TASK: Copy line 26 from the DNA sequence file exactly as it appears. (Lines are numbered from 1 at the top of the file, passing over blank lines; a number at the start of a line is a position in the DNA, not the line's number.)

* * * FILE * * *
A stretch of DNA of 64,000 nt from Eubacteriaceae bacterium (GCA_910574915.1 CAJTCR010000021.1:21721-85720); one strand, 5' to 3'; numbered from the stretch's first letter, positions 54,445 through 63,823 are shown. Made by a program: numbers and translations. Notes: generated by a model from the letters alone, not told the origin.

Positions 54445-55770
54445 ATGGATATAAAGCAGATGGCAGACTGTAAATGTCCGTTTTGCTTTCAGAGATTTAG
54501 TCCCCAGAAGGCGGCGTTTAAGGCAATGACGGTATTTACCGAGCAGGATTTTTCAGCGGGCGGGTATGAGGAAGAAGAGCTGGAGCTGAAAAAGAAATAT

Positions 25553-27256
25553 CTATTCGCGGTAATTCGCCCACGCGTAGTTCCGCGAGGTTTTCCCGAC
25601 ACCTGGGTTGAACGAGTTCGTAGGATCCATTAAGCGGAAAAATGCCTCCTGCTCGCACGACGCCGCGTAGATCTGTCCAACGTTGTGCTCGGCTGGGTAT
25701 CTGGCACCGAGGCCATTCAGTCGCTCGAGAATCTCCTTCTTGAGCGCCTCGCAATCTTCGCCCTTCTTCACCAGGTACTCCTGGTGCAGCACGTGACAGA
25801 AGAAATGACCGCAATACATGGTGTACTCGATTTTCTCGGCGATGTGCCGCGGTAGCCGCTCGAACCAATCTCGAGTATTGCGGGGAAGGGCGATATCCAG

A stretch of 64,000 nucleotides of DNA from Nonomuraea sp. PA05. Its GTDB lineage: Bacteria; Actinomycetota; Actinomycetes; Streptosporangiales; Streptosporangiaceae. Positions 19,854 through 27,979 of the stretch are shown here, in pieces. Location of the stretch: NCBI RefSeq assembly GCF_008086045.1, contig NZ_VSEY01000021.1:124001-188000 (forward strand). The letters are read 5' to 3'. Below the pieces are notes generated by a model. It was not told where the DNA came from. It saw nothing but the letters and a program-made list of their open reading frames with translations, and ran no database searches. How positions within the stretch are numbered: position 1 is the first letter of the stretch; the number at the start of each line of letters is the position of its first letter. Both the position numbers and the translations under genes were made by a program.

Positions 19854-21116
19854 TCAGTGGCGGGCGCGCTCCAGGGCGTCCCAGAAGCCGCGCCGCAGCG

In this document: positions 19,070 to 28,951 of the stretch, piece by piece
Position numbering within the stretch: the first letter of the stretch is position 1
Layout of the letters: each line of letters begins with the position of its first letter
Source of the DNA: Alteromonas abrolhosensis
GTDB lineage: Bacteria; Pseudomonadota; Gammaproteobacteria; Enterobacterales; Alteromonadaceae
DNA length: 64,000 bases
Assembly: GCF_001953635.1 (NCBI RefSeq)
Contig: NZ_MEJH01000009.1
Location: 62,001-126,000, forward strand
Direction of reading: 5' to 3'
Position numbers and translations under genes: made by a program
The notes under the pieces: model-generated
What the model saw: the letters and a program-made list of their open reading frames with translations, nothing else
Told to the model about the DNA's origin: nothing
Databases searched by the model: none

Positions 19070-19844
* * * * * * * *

Told to the model about the DNA's origin: nothing